Wednesday, June 15, 2011

A Gem of a Book

My mom sent a book to me a while back, and I finally picked it up to read. I've been pre-school home-schooling Violet for about a year, just for something to do during the day, other than "play the iPad." Once she mastered the alphabet, and started spelling out 3-letter words on her own, "Mom, how do you spell CAT??" I figured I needed to sit down with her and start this process of Learning How To Read. Well, it's more complicated than I realized. English is a bass-ackwards language, and the spelling rules are very inconsistent. It seemed any time I introduced a rule, I then had to make 3 or 4 exceptions to the rule.

I broke out the book, called, "How To Tutor, [For Parents And Teachers, A Manual That Works]" by Samuel L. Blumenfeld. It has a bit of a wordy preface, an encouragement to parents and tutors and a bit of philosophy on how to approach children and engage them in learning. Then it goes on, chapter by chapter, outlining a lesson for your preschooler, very smart-ly organized, making Phonics actually make SENSE. It's a very good pace, lots of repetition, everything alphabetical, predictable for good, in fact, that Violet was suddenly double-speed reading through "bell, cell, dell, fell, hell, jell, Nell, quell, sell, tell, well" LICKITY SPLIT.

Kids are amazing learners. I'm seeing it all over again in my youngest, who is just starting to use sounds to make words & communicate with us. I'm a Suzuki teacher, so I get the philosophy of immersion, imitation, and repetition. But, applying it to reading?? and MATH???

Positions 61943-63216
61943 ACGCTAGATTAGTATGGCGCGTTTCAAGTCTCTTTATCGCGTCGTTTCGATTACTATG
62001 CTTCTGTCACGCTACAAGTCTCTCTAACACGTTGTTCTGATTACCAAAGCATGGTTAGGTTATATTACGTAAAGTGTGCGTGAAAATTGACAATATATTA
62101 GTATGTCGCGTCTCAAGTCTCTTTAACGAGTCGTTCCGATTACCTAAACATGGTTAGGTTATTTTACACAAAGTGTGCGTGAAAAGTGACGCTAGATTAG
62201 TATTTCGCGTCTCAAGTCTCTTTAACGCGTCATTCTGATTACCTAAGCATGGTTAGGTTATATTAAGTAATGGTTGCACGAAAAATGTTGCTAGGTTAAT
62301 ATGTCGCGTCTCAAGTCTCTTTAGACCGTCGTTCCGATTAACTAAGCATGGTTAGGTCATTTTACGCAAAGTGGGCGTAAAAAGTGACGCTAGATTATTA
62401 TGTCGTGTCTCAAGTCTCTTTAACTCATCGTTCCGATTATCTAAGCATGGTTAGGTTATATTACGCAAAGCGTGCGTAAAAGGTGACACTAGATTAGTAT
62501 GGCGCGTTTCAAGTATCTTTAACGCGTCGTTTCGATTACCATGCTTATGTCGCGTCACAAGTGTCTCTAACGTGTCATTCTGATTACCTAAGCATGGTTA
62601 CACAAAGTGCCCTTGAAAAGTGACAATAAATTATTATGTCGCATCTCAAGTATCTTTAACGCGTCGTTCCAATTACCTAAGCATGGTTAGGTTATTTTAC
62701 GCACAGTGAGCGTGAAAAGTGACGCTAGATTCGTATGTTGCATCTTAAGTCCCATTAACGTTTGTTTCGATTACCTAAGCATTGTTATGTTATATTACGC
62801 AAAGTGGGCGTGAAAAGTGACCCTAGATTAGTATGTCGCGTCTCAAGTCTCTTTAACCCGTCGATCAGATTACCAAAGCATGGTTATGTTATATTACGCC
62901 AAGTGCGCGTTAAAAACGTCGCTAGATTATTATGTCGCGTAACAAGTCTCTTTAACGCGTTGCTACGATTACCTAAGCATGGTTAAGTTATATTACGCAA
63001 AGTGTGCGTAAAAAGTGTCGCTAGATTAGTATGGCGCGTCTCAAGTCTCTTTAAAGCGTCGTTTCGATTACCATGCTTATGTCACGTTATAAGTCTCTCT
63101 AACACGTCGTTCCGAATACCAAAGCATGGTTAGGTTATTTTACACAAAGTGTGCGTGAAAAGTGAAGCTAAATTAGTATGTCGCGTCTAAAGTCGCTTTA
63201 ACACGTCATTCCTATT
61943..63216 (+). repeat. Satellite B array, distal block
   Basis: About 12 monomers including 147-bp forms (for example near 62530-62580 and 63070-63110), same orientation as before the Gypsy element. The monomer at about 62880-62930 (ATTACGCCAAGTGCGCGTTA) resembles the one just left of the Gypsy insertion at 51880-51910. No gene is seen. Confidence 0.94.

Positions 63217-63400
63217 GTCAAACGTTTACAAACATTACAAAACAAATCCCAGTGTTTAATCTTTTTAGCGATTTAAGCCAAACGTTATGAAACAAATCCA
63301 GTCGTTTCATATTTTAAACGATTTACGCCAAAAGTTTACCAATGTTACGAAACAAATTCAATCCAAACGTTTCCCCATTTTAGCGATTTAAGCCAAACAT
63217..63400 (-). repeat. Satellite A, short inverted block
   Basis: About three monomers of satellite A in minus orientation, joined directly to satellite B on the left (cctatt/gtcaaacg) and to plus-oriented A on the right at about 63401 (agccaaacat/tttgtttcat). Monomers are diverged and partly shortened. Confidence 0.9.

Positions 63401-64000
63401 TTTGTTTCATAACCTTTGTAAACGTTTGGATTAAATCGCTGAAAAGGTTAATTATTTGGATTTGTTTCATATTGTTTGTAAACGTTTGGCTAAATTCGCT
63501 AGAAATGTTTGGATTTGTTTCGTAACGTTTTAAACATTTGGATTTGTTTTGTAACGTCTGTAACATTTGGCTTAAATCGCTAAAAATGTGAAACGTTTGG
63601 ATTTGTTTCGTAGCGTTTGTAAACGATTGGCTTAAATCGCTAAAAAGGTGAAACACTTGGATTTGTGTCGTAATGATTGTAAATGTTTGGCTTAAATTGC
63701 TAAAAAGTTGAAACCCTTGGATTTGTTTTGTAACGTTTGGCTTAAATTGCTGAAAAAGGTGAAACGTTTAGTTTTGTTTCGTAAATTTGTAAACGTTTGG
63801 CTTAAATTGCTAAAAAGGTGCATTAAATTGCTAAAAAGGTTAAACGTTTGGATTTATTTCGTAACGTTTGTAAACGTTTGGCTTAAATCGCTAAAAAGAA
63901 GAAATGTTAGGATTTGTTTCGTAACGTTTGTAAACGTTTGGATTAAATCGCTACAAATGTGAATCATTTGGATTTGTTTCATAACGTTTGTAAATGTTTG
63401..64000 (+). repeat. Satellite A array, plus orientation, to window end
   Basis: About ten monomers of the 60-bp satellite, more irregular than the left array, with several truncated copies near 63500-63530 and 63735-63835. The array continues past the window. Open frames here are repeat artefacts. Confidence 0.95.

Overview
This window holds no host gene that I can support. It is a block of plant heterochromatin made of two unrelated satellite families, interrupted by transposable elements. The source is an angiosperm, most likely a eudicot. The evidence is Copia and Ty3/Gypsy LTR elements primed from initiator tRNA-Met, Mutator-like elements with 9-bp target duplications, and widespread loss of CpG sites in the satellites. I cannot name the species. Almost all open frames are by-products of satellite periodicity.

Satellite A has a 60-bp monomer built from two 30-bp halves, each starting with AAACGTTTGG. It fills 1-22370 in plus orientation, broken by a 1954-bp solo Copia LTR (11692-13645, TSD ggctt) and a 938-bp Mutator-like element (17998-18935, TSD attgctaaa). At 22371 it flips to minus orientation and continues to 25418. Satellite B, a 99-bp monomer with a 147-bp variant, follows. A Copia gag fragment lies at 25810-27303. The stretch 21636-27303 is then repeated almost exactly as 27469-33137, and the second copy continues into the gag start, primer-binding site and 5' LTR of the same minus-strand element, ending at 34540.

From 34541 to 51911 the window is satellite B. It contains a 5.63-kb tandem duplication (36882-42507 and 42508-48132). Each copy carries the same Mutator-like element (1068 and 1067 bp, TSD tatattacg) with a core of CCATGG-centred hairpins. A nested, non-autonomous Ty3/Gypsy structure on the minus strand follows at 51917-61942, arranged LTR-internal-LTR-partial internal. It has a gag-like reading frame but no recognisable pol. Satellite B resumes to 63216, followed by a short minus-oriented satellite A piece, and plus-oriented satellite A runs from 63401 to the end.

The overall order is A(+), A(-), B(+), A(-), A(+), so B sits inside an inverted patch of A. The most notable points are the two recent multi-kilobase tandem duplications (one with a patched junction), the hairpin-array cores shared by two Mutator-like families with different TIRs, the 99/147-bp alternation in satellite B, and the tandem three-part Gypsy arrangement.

Yeah, there's a section in the book on arithmetic. I love what he says about the "New Math" they teach in schools.

"If a child discovers that a dollar bill is worth so much candy in a store, he is not interested in the history of money at that point or the theory of supply and demand. He is much more interested in learning how to get more dollars so that he can exchange them for more candy. If we stopped him in his tracks and told him that he ought to know the history of money before using it, he might find our history quite irrelevant to his immediate pursuit. The same situation applies to the learning of arithmetic. When the child is being taught the rudiments of addition and subtraction, he is much more interested in the fact that the methods work and permit him to master counting than in why the methods work. They why is quite irrelevant at this point in learning. That is why it was possible for children to become so proficient in arithmetic by rote learning. They saw, in the doing, that it worked--and they did it. Today, all that rote learning has been thrown out of the school-room window and an attempt is being made to explain to the child how addition, subtraction, multiplication, and division work. Unfortunately, the explanations are not very good and often much too confusing and tiresome, with the result that children neither learn to perform arithmetic well nor understand it. ......Sometimes, such premature "understanding" can, in fact, retard performance. For example, if we taught a child the grammatic structure of our language before he began to speak, he might never speak for fear of being wrong. The child learns to speak completely on his own before he knows anything about grammar, correct pronunciation, parts of speech, or the origin of words. He speaks because he finds out by experience that speaking works."